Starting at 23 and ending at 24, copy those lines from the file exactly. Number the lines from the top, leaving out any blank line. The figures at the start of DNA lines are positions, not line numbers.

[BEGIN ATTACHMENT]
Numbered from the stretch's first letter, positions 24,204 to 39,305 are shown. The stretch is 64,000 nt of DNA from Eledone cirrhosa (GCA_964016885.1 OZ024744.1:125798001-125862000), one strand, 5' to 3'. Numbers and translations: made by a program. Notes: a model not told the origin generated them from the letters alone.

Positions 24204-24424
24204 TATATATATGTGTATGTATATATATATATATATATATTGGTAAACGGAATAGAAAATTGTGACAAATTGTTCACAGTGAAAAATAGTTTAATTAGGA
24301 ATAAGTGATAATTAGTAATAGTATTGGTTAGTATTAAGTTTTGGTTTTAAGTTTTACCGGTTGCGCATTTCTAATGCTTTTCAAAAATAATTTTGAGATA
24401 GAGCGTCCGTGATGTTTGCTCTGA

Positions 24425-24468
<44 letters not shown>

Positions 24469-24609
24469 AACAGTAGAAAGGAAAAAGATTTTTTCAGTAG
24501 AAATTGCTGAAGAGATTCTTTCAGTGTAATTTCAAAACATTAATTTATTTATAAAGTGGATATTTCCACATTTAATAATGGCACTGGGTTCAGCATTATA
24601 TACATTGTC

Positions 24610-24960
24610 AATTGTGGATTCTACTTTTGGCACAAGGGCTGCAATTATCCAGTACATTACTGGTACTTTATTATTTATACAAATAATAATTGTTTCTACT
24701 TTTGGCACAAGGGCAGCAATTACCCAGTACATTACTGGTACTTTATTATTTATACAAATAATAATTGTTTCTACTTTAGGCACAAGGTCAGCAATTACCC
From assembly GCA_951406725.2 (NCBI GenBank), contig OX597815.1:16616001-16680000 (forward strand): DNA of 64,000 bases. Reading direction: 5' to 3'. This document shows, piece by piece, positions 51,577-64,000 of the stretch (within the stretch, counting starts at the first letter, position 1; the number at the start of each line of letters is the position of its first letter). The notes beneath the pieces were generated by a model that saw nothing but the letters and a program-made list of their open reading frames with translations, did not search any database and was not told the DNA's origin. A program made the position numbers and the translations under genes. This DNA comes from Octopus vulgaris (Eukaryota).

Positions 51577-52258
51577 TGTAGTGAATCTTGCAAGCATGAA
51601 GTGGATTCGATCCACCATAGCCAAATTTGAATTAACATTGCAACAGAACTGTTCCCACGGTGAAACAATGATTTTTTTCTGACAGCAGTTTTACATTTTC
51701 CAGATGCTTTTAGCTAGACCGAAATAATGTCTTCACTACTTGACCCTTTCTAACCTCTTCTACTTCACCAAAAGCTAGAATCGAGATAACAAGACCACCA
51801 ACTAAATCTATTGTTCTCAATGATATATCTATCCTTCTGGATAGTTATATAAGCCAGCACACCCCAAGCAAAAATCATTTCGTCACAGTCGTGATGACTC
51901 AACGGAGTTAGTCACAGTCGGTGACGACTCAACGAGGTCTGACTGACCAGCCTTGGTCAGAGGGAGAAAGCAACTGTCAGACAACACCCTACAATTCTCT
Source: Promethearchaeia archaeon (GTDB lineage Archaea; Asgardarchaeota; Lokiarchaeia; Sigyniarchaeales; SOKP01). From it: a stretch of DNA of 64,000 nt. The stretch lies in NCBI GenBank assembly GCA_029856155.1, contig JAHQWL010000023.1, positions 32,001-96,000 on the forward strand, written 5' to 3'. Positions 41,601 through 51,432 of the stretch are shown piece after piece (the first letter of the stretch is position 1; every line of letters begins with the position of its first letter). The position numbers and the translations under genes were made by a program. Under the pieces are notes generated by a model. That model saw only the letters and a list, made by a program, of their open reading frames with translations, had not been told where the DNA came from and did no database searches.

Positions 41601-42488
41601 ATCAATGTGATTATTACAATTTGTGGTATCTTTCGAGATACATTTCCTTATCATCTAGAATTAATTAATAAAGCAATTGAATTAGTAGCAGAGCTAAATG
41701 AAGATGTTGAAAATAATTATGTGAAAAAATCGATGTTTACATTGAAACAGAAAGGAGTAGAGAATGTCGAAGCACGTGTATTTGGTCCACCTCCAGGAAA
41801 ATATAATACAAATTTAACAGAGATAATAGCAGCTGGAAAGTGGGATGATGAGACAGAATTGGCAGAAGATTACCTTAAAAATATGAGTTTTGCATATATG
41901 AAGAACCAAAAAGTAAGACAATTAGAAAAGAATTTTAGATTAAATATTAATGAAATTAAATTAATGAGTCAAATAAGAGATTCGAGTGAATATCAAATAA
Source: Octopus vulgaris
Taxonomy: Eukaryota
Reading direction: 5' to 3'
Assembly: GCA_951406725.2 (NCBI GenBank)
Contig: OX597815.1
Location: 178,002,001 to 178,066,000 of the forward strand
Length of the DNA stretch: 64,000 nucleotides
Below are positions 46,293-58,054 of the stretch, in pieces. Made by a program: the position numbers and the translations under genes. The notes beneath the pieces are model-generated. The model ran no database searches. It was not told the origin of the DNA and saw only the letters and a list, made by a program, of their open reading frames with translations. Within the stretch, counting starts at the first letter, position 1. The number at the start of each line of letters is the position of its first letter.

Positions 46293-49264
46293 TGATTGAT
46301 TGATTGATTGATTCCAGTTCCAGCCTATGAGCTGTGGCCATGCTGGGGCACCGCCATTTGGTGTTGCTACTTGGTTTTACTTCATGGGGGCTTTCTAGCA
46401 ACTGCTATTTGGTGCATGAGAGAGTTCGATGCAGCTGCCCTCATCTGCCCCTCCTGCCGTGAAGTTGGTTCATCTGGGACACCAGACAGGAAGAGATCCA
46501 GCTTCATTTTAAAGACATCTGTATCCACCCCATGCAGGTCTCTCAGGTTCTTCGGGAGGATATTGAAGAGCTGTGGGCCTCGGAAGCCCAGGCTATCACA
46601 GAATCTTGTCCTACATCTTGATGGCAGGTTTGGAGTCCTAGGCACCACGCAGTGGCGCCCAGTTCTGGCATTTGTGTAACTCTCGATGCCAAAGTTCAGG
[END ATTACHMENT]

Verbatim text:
Positions 41601-42488
41601 ATCAATGTGATTATTACAATTTGTGGTATCTTTCGAGATACATTTCCTTATCATCTAGAATTAATTAATAAAGCAATTGAATTAGTAGCAGAGCTAAATG